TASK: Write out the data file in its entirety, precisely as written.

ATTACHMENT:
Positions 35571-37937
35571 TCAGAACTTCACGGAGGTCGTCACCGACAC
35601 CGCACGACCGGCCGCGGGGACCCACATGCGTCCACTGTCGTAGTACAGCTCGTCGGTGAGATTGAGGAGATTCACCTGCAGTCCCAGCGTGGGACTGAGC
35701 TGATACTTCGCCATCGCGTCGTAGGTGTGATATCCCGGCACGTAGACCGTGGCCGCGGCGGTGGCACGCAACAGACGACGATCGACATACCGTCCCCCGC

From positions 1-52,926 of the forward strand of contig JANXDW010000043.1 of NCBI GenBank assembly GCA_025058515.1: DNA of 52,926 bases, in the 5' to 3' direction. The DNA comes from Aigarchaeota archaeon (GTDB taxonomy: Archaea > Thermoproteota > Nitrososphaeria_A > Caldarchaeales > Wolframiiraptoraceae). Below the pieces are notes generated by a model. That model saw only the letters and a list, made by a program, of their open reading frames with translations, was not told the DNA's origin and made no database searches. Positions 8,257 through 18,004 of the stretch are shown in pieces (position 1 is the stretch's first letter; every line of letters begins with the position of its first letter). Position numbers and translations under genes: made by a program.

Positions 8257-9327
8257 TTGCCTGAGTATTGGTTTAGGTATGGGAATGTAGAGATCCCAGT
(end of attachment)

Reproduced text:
Positions 35571-37937
35571 TCAGAACTTCACGGAGGTCGTCACCGACAC
35601 CGCACGACCGGCCGCGGGGACCCACATGCGTCCACTGTCGTAGTACAGCTCGTCGGTGAGATTGAGGAGATTCACCTGCAGTCCCAGCGTGGGACTGAGC
35701 TGATACTTCGCCATCGCGTCGTAGGTGTGATATCCCGGCACGTAGACCGTGGCCGCGGCGGTGGCACGCAACAGACGACGATCGACATACCGTCCCCCGC

From positions 1-52,926 of the forward strand of contig JANXDW010000043.1 of NCBI GenBank assembly GCA_025058515.1: DNA of 52,926 bases, in the 5' to 3' direction. The DNA comes from Aigarchaeota archaeon (GTDB taxonomy: Archaea > Thermoproteota > Nitrososphaeria_A > Caldarchaeales > Wolframiiraptoraceae). Below the pieces are notes generated by a model. That model saw only the letters and a list, made by a program, of their open reading frames with translations, was not told the DNA's origin and made no database searches. Positions 8,257 through 18,004 of the stretch are shown in pieces (position 1 is the stretch's first letter; every line of letters begins with the position of its first letter). Position numbers and translations under genes: made by a program.

Positions 8257-9327
8257 TTGCCTGAGTATTGGTTTAGGTATGGGAATGTAGAGATCCCAGT